One downfall of parenting is the many conversations I have with people I otherwise would never even talk to. Countless times, I have found myself at a birthday party of some kid in Nina’s class, where I was forced to have some of the most mundane, most pedestrian conversations with people I am not remotely interested in getting to know. But, I endure these painstaking chats, in hopes of not making my child a social pariah.
The more I think about it, though, mundane conversations are probably the safest way to go because any conversation on religion and/or politics is certain to create a situation where my child is alienated on the playground. In the end, though, I always chastise myself for forgetting to take a shot of Jack and for forgetting to sing Public Enemy loudly in my home in preparation for what is certain to take place. (Don’t judge me, I know that I am not alone.)
One time in particular, I remember a woman going on incessantly about how much she misses her husband when he is out of town, because it forces her traipse their children around town all alone to do the necessary shopping. “People must think I’m some poor single woman!” she blurts out before a chuckle. Everyone else lightly chuckles and nods as if they agreed that being a “poor single woman” would be an unfortunate label for the story teller. Meanwhile, the real single mother in the crowd backs away, feeling alienated and wondering what exactly did she mean by “poor.”
Very recently, I took Nina to another birthday party and was hemmed up in another unfortunate conversation. The basketball court in our neighborhood was caught on fire and it melted (don’t ask me what it was made of, I was just as shocked as you). This became the topic of conversation among a few parents. One of the parents said, “Well, you know, there has been a lot of issues on that court. Since they opened, there has been nothing, but . . .” She looked at me and continued, “let’s just say, thugs.”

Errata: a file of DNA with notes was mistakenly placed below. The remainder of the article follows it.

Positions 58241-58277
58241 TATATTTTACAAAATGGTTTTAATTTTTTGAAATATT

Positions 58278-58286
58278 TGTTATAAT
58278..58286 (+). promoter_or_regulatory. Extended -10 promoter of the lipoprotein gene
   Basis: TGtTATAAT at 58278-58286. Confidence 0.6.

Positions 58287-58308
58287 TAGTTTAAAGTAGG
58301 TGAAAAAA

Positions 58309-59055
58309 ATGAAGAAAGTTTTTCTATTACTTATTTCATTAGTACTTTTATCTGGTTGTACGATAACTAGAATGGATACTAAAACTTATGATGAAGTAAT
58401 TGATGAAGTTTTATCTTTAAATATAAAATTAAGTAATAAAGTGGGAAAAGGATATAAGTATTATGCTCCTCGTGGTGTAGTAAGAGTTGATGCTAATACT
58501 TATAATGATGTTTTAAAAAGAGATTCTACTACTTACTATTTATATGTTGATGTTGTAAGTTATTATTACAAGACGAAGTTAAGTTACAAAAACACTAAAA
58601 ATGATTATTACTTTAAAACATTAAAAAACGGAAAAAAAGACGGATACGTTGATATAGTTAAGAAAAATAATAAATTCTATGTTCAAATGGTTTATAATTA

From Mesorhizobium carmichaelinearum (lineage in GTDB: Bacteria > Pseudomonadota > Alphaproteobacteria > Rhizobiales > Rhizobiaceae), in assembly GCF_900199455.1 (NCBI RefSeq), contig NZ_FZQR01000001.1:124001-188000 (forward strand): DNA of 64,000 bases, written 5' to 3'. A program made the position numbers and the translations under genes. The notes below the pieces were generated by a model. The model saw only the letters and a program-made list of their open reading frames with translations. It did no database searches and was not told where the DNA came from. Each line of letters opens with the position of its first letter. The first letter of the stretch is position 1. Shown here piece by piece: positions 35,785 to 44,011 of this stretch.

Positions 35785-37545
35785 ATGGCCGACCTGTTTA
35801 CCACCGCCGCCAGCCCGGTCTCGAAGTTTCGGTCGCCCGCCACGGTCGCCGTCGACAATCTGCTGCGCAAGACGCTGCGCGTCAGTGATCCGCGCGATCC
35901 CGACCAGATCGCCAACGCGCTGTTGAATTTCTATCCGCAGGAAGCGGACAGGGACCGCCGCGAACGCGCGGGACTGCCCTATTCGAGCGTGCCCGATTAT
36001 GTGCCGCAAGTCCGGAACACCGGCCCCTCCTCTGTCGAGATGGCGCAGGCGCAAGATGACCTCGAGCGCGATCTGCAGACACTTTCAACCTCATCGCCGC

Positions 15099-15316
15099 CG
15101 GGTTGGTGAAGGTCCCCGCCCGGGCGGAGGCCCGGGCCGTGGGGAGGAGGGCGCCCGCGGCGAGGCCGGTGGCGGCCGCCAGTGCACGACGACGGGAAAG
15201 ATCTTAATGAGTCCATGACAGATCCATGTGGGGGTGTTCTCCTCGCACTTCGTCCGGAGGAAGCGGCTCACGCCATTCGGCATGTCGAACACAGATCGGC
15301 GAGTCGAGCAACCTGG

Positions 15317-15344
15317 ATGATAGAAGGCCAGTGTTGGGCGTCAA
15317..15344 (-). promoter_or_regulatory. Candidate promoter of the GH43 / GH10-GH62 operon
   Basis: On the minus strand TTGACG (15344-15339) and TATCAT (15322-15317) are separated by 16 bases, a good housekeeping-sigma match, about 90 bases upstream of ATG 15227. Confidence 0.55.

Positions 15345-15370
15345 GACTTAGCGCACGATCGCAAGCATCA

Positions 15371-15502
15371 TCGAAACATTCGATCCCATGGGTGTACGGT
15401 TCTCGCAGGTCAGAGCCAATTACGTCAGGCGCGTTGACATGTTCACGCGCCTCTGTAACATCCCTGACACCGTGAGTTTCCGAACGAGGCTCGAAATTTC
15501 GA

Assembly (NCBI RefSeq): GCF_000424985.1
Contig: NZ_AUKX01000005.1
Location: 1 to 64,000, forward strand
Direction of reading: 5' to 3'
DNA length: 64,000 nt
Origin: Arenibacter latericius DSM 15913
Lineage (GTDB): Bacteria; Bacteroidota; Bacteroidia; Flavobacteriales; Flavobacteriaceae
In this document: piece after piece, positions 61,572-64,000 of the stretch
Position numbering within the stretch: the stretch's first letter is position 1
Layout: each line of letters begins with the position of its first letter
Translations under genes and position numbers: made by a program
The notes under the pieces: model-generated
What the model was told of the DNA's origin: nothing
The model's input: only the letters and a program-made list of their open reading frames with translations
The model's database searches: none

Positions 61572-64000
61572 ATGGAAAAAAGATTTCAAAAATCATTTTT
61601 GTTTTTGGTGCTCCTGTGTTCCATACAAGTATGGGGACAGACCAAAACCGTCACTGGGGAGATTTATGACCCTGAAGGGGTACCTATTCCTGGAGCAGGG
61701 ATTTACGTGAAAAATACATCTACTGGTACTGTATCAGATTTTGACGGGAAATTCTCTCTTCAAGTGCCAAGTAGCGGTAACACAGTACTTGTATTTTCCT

Did I mention that I am almost always the only black parent at these parties? So, it was clear that she minced her words in my presence. There was talk in the neighborhood of all of the black boys that play on the court since it opened this summer, and that they were not from the neighborhood. This is problematic for a number of reasons: 1.) They could not imagine that these boys were from our neighborhood, when in fact, many were. 2.) They immediately considered the boys seen on the basketball court as thugs. 3.) The picture shown on the news of the suspect who was videoed committing the crime, was indeed a white boy.
The conversation reminded me of my earlier post, “From Don Imus to Zimmerman: Tracing Conversations on Race & Victimization,” that addressed the court’s inability to consider Trayvon Martin as a victim. So, I was boiling hot at the assumptions made by the parent. Luckily for me, the party ended shortly afterward.
So, when your parents tell you all they sacrificed for you: 18 hours of labor, all of the money they contributed to your wardrobe, your violin lessons, dance classes, gymnastic classes, cheer leading uniforms, etc., be certain to add all of the countless times they were forced to engage in some of the most pedestrian, oftentimes obnoxious and offensive conversations with people they would otherwise never talk to.